**Disjunctive Syllogism**

This states that if $A\vee B$ is true for a given condition, and $~A$ is true, then $B$ will be true. It is denotes as:

$\raisebox{1ex}{$A\vee B,\neg A$}\!\left/ \!\raisebox{-1ex}{$B$}\right.$

**Example:-**

**Statement-1**: This month is January or February, A∨B **Statement-2:** This month is not February, ¬A **Conclusion:** This month is January, B

**Addition**

In an addition rule, for the two statements $A,B$, If A is true then, $A\vee B$ will be true.

$\raisebox{1ex}{$A$}\!\left/ \!\raisebox{-1ex}{$A\vee B$}\right.$

**Example:-**

**Statement-1:** I have a banana milk shake, A**Statement-2:** I have mango juice, B**Conclusion:** I have banana milk shake and mango juice, (A∨B)

**Simplification**

If $A\wedge B$ is true, then $B$ or $A$ will also be true. It is denoted as:

$\raisebox{1ex}{$A\wedge B$}\!\left/ \!\raisebox{-1ex}{$A$}\right.or\raisebox{1ex}{$A\wedge B$}\!\left/ \!\raisebox{-1ex}{$B$}\right.$

**Example:-**

**Statement:** I will make a coffee and I will read a book.**Conclusion: **Therefore, I will read a book.

**Resolution**

According to this, if $A\vee B$ and $\neg A\wedge C$ is true, then $B\vee C$ will also be true. Is is denoted as:-

$\raisebox{1ex}{$A\vee B,\neg A\wedge C$}\!\left/ \!\raisebox{-1ex}{$B\vee C$}\right.$

**Example:-**

**Statement-1:** It is raining or I will make tea.**Statement-2:** It is not raining, or I will read a book.**Conclusion:** Therefore, I will make tea, or I will read a book.

## Context and Applications

This is an important topic in the professional test and for a variety of courses, particularly for-

- Master of Science in AI
- Master of Science in data science
- Graduation in Critical Reasoning

## Related Topics

- Statistical inference
- Proposition and supposition in inference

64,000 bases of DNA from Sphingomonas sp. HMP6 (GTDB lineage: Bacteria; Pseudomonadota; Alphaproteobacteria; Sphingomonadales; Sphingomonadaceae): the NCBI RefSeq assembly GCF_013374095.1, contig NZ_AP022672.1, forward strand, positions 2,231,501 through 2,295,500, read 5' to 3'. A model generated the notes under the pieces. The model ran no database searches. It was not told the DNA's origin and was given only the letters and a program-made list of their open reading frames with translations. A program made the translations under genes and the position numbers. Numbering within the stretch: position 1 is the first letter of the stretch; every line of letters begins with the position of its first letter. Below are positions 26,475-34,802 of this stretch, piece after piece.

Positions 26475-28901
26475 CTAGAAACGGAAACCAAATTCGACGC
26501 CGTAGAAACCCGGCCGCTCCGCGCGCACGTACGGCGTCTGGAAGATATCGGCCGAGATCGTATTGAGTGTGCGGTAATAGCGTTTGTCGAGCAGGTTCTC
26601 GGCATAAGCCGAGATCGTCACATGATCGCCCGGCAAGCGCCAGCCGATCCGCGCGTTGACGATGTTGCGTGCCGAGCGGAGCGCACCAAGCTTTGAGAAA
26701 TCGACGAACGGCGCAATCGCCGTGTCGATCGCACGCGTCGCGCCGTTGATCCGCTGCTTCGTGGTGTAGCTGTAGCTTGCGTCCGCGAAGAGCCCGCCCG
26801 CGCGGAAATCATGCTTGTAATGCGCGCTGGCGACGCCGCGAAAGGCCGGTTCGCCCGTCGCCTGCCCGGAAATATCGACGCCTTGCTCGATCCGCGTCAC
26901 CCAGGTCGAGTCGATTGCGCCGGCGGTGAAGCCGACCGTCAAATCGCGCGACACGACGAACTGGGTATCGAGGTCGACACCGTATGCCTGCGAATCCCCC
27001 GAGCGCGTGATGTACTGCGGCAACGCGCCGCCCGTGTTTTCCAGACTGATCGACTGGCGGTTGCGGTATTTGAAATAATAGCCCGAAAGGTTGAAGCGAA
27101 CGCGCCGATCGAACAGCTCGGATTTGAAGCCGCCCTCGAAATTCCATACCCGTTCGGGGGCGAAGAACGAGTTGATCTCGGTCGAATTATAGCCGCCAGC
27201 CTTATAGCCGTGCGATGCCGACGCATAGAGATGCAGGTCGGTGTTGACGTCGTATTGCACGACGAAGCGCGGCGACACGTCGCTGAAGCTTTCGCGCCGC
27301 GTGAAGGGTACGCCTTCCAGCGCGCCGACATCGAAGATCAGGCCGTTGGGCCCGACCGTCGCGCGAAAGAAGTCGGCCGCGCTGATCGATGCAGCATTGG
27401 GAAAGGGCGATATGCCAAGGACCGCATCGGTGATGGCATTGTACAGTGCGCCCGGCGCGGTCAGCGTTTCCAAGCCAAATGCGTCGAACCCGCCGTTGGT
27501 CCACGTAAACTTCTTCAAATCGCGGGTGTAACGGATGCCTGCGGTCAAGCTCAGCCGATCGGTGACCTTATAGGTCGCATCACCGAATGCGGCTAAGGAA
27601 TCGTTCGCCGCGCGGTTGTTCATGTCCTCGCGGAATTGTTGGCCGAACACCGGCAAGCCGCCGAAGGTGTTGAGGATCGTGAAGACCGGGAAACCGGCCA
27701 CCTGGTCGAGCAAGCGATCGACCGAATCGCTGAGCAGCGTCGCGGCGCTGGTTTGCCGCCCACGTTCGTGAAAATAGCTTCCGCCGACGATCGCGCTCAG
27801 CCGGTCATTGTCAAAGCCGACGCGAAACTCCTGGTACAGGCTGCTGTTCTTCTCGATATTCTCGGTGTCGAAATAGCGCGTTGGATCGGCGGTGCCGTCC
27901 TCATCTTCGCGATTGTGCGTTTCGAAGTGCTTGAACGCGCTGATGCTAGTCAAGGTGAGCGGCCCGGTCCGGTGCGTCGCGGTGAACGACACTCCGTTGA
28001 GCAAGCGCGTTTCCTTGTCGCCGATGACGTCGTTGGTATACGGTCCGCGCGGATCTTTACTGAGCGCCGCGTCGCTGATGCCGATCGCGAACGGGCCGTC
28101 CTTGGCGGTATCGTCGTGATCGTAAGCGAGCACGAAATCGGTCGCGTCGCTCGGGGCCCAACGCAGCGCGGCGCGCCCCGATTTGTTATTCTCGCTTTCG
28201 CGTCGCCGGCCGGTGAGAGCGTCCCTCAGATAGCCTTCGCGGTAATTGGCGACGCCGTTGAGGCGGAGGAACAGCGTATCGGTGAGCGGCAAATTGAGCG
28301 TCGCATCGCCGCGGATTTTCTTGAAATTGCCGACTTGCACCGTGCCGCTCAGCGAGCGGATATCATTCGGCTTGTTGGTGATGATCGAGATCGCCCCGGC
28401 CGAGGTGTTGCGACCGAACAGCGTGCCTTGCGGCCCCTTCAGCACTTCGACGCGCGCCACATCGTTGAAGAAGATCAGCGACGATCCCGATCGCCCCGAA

- Inference and syllogism

## Practice Problems

**Q1.** The rule of Universal Instantiation states that any sentence can be inferred by substituting a ground terminal for the variable.

- True
- False
- Partially true
- None

**Correct Answer:** 1

**Explanation:- ** In UI, any sentence can be inferred by substituting a ground terminal for the variable.

**Q2**. Which of the following is a valid inference rule which is used in inference in AI?

- Division
- Multiplication
- Addition
- None

**Correct Answer: **3.

**Explanation:-** Addition is one of the valid rules of inference. Apart from this, other inference rules are modus tollens, modus ponens, Simplification, etc.

**Q3.** Which one is not a component of FOL?

- Constant
- Quantifiers
- Terms
- Unification

**Correct Answer:** 4. Unification

**Explanation-** Unification is the way of detecting a substitute that makes two separate logical atomic expressions identical.

**Q4.** A primary type of Inferences is:

- Modus Ponens (Implication)
- Modus Tollens (Inverse)
- All
- Hypothetical Syllogism

**Correct Answer: **All

**Explanation:**- Modus ponens, Modus tollens, and Hypothetical Syllogism are all primary types of inferences in AI.

**Q5-** Which of the following is not an inference style?

- Resolution
- Forward Chaining
- Backward Chaining
- Modus Ponens

**Correct Answer-** Modus Ponens

**Explanation-** Modus ponens is one of the rules of inference and not an inference style.